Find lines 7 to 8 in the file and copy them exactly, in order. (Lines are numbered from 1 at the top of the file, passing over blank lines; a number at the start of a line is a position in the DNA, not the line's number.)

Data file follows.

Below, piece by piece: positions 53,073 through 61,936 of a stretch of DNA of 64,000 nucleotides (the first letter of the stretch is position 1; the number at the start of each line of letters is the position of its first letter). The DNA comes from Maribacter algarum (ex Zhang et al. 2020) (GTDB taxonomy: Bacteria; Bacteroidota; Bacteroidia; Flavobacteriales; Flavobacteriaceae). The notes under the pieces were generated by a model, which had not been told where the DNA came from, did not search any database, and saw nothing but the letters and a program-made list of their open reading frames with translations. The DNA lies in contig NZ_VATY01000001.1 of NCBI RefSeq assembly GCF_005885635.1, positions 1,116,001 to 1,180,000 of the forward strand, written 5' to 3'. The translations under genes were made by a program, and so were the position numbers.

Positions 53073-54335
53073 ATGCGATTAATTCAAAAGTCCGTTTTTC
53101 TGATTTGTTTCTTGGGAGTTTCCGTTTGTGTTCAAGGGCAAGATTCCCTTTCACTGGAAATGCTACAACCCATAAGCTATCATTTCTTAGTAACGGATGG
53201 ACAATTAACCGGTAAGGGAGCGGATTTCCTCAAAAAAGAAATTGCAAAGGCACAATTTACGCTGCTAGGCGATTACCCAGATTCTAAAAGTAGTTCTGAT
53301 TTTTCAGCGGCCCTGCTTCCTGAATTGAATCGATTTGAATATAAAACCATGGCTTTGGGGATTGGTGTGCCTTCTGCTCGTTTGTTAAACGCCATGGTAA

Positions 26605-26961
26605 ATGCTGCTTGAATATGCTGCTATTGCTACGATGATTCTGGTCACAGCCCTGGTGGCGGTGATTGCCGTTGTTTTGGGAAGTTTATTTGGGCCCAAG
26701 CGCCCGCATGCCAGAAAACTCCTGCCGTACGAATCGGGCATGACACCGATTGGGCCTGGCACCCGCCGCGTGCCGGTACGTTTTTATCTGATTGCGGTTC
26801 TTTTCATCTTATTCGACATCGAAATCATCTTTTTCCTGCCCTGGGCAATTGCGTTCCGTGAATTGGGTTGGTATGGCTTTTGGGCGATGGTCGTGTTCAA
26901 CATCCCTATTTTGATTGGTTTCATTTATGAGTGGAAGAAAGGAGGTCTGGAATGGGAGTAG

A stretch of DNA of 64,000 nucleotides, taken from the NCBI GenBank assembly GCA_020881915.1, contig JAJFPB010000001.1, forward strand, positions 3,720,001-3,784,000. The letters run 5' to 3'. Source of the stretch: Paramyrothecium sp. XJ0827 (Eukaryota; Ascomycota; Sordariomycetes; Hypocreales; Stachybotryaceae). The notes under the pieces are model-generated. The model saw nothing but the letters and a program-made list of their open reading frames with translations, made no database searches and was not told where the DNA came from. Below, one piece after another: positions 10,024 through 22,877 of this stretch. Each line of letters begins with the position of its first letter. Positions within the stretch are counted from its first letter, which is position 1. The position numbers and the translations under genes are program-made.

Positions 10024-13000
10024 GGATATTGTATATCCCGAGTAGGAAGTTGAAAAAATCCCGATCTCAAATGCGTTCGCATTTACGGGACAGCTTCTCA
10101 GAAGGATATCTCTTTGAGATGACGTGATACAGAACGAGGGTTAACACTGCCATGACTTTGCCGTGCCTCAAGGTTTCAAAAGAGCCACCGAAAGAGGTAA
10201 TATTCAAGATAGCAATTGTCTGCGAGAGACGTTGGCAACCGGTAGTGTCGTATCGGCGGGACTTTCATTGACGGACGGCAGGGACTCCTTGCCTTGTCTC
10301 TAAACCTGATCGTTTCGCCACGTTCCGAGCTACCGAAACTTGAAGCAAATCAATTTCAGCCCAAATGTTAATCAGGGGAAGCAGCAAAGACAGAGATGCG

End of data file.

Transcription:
Positions 26605-26961
26605 ATGCTGCTTGAATATGCTGCTATTGCTACGATGATTCTGGTCACAGCCCTGGTGGCGGTGATTGCCGTTGTTTTGGGAAGTTTATTTGGGCCCAAG